ISPR Presence News

Monthly Archives: February 2014

Call: VS-GAMES 2014


University of Malta
Valletta, Malta
9-12 September 2014

Supported by IEEE. Conference proceedings will also be published by IEEE.

Important dates:

  • Full and Work-in-Progress Papers:  15 March 2014
  • Doctoral Consortium Papers:  30 April 2014
  • Posters and Demos:  30 April 2014
  • Industry Expo:  30 June 2014

Notification of acceptance:  30 April 2014

VS-Games now running in its 6th year, is a conference that targets cross-disciplinary communities interested in virtual worlds and games for serious applications. The conference promotes efforts in all areas of research involving the advancement of technologies, design, and applications of virtual worlds and serious games. We are therefore seeking contributions from academic researchers, developers from the industry as well as practitioners and decision-makers in the field of technology advances in serious games. A 48-hour game jam is being held throughout the conference duration. For more details visit:

Themes that are encouraged for submission include: Read more on Call: VS-GAMES 2014…

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Occupy someone else’s body in BeAnotherLab’s ‘Gender Swap’

[From Wired, where the story includes two videos; for more information, see coverage by CNET]

BeAnotherLab's Gender Swap

A Crazy Oculus Rift Hack Lets Men and Women Swap Bodies

By Kyle VanHemert

The great promise of the Oculus Rift headset the chance to inhabit fantastic new worlds. A group of researchers in Barcelona are already using it for something even more radical: inhabiting new bodies.

BeAnotherLab, an interdisciplinary group of students at the University Pompeu Fabra, in Barcelona, has relied on an early version of Oculus Rift as part of an on-going research project called “The Machine To Be Another.” The concept is just what the name suggests. An early experiment let participants experience the creative process through someone else’s eyes, in real time. The latest undertaking is even wackier. It lets men and women swap bodies. (Note: The video contains nudity.)

Here’s how it works. Each subject is outfitted with an Oculus Rift headset. Those are supplied with video streams from point-of-view cameras attached to the other person’s rig. The participants are instructed to mimic each other’s movements, wordlessly dictating the action in tandem like kids playing with a Ouija board. Read more on Occupy someone else’s body in BeAnotherLab’s ‘Gender Swap’…

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Call: GAMEON 2014, the 15th annual Simulation and AI in Games Conference


The 15th annual Simulation and AI in Games Conference
University of Lincoln
Lincoln, United Kingdom
September 9-11, 2014

Games Development Methodology
Game Theory/Multi-Agent Systems
Artificial Intelligence
Learning and Adaptation
Intelligent/Knowledgeable Agents
Collaboration & Multi-agent Systems
Opponent Modelling
Physics and Simulation/Graphical Simulation
3D Scalability
Facial, Avatar, NPC, 3D in Game Animation
AI and Simulation Tools for games design
Game Design
Rendering Techniques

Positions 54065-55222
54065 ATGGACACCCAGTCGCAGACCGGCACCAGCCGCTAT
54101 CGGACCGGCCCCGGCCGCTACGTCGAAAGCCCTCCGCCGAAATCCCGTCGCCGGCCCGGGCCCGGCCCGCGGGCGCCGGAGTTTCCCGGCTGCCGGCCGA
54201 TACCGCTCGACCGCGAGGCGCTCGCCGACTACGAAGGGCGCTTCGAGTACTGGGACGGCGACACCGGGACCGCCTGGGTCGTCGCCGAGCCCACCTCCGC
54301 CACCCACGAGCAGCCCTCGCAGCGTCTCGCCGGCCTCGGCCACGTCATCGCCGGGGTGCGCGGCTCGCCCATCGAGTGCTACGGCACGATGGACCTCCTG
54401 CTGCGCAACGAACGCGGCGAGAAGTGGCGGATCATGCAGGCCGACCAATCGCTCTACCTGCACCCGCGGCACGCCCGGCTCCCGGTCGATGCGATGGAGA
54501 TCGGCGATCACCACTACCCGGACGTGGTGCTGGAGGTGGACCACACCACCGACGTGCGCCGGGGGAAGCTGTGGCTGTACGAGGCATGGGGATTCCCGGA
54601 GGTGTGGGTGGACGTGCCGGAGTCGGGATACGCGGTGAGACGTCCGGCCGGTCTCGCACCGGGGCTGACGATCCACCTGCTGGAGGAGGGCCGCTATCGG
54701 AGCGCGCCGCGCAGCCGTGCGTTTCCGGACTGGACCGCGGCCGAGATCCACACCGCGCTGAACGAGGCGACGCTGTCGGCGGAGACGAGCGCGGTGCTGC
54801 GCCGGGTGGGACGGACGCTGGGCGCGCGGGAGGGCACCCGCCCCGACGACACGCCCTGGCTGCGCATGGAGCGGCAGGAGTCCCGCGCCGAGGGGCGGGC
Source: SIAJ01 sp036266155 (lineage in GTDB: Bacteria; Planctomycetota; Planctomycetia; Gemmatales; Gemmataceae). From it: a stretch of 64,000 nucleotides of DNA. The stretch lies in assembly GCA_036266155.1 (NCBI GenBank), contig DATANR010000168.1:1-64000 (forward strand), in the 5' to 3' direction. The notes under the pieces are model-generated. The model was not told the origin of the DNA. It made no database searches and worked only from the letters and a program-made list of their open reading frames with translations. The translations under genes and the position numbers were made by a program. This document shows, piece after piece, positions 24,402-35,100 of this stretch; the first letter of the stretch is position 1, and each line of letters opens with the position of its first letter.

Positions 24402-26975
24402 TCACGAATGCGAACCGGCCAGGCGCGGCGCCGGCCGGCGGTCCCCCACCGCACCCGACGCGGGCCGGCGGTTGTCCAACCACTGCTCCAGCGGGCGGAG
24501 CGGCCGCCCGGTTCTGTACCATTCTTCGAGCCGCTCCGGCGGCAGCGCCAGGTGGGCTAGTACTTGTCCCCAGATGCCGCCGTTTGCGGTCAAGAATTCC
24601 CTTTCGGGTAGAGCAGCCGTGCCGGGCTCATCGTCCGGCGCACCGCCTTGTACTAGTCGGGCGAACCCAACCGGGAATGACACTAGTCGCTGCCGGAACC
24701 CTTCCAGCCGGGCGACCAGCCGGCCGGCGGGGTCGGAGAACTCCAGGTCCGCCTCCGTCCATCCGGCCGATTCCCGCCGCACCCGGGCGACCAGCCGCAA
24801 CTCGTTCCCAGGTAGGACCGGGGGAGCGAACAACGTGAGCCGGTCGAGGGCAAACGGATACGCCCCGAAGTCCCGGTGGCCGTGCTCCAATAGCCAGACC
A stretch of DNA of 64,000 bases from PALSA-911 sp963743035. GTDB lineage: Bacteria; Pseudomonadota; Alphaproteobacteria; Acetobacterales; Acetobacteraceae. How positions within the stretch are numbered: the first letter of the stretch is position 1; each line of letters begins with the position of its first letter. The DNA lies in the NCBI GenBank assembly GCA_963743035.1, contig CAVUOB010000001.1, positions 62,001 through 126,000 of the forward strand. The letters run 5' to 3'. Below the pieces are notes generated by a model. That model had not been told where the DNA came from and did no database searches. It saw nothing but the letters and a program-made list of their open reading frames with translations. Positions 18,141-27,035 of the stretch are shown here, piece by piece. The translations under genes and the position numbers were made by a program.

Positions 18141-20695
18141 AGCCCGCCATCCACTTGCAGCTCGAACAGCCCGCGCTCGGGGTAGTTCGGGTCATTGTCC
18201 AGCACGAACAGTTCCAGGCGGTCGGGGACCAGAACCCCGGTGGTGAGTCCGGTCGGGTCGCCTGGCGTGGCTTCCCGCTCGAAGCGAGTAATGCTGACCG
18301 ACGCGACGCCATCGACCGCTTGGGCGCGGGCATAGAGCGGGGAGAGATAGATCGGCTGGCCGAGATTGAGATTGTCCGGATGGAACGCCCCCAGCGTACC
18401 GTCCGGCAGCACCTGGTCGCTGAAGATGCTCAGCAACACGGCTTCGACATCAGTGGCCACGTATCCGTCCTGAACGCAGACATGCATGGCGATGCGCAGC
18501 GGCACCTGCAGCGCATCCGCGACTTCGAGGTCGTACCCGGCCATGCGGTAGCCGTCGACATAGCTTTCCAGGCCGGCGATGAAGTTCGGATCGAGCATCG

Voice Interaction
Artistic input to game and character design
Storytelling and Natural Language Processing
Online Gaming – Security Issues in Online Gaming
Serious gaming
Wargaming Aerospace Simulations, Board Games etc….
Games for training
Games Applications in education, Government, health, Corporate…
Games Consoles
Games Console Design
Mobile Gaming and VR Gaming
Perceptual User Interfaces for Games
Poster Session
Student Session

Organised by
The European Technology Institute

Sponsored by

For latest information see:

Conference Aim

The aim of the 15th annual European GAMEON® Conference (GAMEON®’2014) on Simulation and AI in Computer Games, is to bring together researchers and games people in order to exchange ideas on programming and programming techniques, which will be beneficial to the gaming industry and academia. Secondly it aims to steer young people into this industry by providing how-to tutorials and giving them the opportunity to show their ideas and demos to the gaming industry. The conference will concentrate mostly on the programming of games, with special emphasis on simulation, AI and fuzzy sets, and physics related computer graphics. Next to that, all of this will be fused in the topic of computer game design in stand-alone and networked games. Software providers will be able to show their latest packages and give hand-on tutorials for the participants.

Companies will also have the opportunity to seek new talent at this unique event. Read more on Call: GAMEON 2014, the 15th annual Simulation and AI in Games Conference…

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Google’s 3D tech could be boon to Glass, robots and virtual reality

[From Computerworld, where the story includes a 2:58 minute video about Project Tango]

Google's Project Tango phone creates 3D scan of hallway

Google’s 3D tech could be boon to Glass, robots and virtual reality

Just disclosed Project Tango 3D smartphone effort may be scratching the surface for Google

By Sharon Gaudin
February 21, 2014

Computerworld – News that Google is working on 3D smartphones has analysts speculating that the company will one day add the tech to a slew of its products, such as Google Maps, Google Glass, Google robots and even virtual reality tools.

“Google is much more than what it seems,” said Scott Strawn, an analyst at IDC. “It is so much more than a search engine. Innovation is really the core of their business. And 3D is going to be a big feature for them.”

Google disclosed late Thursday that it has been working on the development of 3D smartphones for the past year. The effort, dubbed Project Tango, aims to enable smartphones to create realistic 3D mapping and virtual experiences — all while the user goes about her day. Read more on Google’s 3D tech could be boon to Glass, robots and virtual reality…

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Call: Eighth International Workshop on Human Aspects in Ambient Intelligence (HAI ‘ 14)